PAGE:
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WHO Head Rules Out A Herd Immunity Response To Ongoing Coronavirus Pandemic

The World Health Organization (WHO) head on Monday ruled out a herd immunity response to the ongoing coronavirus pandemic, reported The BBC. Herd immunity occurs when a major portion of a community becomes immune to a disease through the mass spread of a disease or through vaccinations.

WHO chief Tedros Ghebreyesus rejected claims that coronavirus should be allowed to spread naturally in the absence of a vaccine. He said such an approach was scientifically and ethically problematic.

While addressing a news conference on Monday, Dr. Ghebreyesus said that the long-term impacts of coronavirus, its strength and duration, any immune response remained unknown. He said that herd immunity is achieved by protecting people from a virus, and not by exposing them to it.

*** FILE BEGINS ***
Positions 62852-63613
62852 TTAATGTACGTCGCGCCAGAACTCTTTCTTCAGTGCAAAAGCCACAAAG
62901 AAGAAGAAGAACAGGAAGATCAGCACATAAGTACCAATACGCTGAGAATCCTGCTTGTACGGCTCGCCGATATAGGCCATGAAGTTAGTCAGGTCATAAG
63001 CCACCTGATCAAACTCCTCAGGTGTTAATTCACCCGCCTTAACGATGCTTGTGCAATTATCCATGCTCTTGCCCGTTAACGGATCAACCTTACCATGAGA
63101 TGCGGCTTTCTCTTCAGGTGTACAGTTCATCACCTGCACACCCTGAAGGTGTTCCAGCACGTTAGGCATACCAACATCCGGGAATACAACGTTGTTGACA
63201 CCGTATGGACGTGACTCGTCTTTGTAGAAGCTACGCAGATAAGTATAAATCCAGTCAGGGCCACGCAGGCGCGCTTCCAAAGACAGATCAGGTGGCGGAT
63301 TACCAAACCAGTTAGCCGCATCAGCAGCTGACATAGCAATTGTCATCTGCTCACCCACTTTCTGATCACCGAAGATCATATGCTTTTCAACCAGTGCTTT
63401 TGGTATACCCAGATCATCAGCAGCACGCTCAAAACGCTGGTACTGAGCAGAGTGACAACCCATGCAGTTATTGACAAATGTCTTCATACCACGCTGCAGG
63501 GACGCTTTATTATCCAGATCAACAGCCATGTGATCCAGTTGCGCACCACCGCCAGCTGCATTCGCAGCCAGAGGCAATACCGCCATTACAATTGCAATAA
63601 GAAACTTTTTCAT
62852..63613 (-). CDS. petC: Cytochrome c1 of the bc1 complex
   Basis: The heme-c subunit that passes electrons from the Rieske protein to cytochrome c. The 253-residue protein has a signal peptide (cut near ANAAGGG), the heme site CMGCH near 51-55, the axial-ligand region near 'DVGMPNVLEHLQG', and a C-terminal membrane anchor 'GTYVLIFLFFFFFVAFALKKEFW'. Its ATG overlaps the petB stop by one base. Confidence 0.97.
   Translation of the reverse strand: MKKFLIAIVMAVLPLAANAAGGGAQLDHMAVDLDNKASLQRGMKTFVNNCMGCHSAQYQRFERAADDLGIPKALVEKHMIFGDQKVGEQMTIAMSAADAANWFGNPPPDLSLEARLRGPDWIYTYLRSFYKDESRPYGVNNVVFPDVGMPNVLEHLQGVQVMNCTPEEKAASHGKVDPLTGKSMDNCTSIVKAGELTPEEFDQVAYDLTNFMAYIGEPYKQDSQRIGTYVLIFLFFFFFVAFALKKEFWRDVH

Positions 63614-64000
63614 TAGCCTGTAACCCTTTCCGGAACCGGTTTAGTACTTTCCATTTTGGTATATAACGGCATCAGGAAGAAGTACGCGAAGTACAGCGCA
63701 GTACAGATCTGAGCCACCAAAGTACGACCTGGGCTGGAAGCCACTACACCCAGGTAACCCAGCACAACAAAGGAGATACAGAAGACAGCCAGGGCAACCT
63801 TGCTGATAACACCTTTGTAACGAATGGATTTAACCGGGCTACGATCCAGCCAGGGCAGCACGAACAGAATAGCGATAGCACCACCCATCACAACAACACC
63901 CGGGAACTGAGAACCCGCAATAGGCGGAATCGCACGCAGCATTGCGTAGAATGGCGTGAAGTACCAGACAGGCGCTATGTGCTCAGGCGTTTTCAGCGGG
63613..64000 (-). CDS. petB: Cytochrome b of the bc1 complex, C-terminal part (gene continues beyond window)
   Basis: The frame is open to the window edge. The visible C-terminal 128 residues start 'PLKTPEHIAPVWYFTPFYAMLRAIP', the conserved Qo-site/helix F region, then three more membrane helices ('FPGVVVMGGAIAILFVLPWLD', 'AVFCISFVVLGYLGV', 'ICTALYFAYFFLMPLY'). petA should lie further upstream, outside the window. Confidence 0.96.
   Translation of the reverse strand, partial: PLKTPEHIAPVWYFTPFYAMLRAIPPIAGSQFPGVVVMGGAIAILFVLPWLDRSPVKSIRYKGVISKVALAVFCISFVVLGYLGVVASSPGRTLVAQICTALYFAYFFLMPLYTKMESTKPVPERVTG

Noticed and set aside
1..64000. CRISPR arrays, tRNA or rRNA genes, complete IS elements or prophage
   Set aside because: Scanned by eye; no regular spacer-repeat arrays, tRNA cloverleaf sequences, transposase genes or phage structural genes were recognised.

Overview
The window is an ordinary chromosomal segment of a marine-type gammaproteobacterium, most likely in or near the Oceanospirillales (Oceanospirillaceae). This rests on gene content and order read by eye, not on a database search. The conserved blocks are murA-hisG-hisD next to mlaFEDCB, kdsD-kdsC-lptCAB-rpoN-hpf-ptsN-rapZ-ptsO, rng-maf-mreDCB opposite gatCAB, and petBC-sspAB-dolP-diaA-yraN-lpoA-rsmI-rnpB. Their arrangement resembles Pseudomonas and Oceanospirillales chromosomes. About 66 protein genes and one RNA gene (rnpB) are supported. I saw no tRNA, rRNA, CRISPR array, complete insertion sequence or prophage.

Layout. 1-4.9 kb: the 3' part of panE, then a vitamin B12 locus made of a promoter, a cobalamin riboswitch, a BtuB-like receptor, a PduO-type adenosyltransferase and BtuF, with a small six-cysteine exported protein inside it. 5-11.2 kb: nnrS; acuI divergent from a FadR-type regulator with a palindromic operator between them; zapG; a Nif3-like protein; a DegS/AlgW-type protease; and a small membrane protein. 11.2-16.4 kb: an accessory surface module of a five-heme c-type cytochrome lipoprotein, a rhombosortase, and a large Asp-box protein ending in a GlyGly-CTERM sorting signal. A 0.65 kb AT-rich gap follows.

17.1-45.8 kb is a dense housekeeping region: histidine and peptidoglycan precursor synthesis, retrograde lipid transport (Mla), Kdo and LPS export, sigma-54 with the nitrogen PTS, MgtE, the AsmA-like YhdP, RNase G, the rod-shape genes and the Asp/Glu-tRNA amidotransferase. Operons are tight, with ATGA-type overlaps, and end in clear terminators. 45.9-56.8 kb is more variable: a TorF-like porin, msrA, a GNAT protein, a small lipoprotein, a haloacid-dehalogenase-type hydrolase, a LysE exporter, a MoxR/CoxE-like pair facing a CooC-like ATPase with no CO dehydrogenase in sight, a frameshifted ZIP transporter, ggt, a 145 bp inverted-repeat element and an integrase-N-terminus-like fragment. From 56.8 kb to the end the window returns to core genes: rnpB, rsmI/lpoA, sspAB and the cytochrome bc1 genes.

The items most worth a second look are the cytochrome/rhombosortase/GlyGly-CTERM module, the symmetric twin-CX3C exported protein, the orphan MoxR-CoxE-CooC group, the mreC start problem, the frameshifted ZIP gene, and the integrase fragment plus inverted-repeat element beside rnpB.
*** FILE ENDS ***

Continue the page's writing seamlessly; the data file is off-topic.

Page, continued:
“Never in the history of public health has herd immunity been used as a strategy for responding to an outbreak, let alone a pandemic,” the WHO head said.

Dr. Ghebreyesus said that seroprevalence tests suggested that just 10% of people had been exposed to coronavirus in most countries.

“Letting Covid-19 circulate unchecked therefore means allowing unnecessary infections, suffering and death,” he said.

“There are no shortcuts and no silver bullets,” the WHO chief said. “The answer is a comprehensive approach – using every tool in the toolbox.”

He also noted a number of countries had reported record-high Covid-19 daily figures to the U.N. health agency in the last few days, citing spike in Europe and the Americas in particular.

According to Johns Hopkins University, there have been more than 37 million confirmed cases of coronavirus across the globe since the pandemic began. Over one million people are believed to have died due to the virus.

While more than 100 vaccines are being developed around the world to tackle the coronavirus pandemic, with a number in advanced trials, none has yet received international approval.

Caroline Finnegan

A professionnal journalist for the past ten years, I cover global news and economic affairs for The Chief Observer.

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